A recent TV One Health news item speaks of the increased risks of breathing difficulties for babies with elective caesarean sections. Particularly when these are performed early, that is before 39 weeks.
This is information gathered from a large Danish study. They found a nearly fourfold increased risk of breathing difficulties in caesarean babies delivered at 37 weeks, a threefold increase at 38 weeks and a doubled risk at 39 weeks. Babies who have breathing difficulties usually need to be transferred to a special baby unit and are monitored in incubators with oxygen provided. This is another risk which has been identified for women who are choosing or being advised to have an elective caesarean section.
A French study published recently "Postpartum Maternal Mortality and Cesarean Delivery" reported that caesarean section increased the risk of the mother dying after having a baby more than threefold.
This growing evidence of the increased risks to mother and child of having a caesarean section as opposed to a vaginal birth are very concerning as rates of caesarean section continue to rise. Recently published figures from the United States report a 30% national rate of caesarean births. The most recently published national rate in New Zealand was 27% but it is very likely that it too is now 30% or higher.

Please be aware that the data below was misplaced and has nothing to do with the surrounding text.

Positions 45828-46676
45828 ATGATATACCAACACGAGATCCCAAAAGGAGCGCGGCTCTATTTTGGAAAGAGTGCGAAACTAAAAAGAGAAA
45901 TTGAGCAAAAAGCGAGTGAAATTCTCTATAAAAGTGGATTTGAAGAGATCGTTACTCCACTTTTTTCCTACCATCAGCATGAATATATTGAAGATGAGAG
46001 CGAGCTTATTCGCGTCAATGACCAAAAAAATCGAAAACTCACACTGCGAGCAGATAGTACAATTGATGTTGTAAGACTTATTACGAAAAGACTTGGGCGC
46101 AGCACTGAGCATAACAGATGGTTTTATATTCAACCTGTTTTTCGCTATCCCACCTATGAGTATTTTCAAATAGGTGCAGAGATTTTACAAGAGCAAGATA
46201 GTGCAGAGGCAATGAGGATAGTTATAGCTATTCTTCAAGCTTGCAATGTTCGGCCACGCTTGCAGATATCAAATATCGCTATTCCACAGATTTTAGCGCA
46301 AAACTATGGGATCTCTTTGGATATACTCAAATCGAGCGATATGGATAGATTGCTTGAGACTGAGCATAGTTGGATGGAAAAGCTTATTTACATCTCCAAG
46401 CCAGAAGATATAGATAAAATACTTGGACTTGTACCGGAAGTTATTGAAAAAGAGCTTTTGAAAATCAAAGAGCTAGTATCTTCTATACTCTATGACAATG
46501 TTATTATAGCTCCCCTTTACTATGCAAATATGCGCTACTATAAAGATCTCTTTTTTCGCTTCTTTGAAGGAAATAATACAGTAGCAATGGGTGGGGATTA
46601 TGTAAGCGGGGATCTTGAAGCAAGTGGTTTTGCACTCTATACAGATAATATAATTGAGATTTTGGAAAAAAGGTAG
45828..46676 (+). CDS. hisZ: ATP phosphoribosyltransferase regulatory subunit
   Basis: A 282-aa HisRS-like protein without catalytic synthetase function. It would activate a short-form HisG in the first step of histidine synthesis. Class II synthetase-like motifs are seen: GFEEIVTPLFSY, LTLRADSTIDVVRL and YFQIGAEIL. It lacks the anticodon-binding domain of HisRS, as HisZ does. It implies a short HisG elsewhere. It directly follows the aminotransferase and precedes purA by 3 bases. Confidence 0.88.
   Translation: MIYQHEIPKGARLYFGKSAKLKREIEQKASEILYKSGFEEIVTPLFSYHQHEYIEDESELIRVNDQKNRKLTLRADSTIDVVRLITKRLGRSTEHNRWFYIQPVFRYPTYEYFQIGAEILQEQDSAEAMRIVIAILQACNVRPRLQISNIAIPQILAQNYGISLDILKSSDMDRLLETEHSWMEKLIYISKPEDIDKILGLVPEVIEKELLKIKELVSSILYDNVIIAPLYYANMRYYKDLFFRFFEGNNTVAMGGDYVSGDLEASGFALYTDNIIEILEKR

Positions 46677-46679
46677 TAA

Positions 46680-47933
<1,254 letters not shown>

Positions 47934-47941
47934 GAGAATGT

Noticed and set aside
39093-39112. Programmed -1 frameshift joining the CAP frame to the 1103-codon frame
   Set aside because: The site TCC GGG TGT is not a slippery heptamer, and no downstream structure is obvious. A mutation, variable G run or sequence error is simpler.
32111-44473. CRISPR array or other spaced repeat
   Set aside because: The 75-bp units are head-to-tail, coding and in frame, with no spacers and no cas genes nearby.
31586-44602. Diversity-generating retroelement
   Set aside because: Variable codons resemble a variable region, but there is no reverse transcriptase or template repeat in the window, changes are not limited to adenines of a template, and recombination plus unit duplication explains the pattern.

Can we as a society afford this level of intervention in childbirth.Is this an issue for sustainability? Think of the resources that are involved in this level of intervention/
I am not suggesting that any mother or child be put at risk by withholding necessary medical care and intervention, but where does it stop. Clearly we are not reducing risks for women and children by increasing medical intervention. Instead we are raising risks to the health and wellbeing of the mother and her child.
Can we turn this around? Midwives we need to help and support women to have confidence in their bodies and ability to birth. We need to provide sensitive caring support and information to women. We need to have faith ourselves in the process of birth and to share our faith with women and those who will be supporting them during the birth of the child.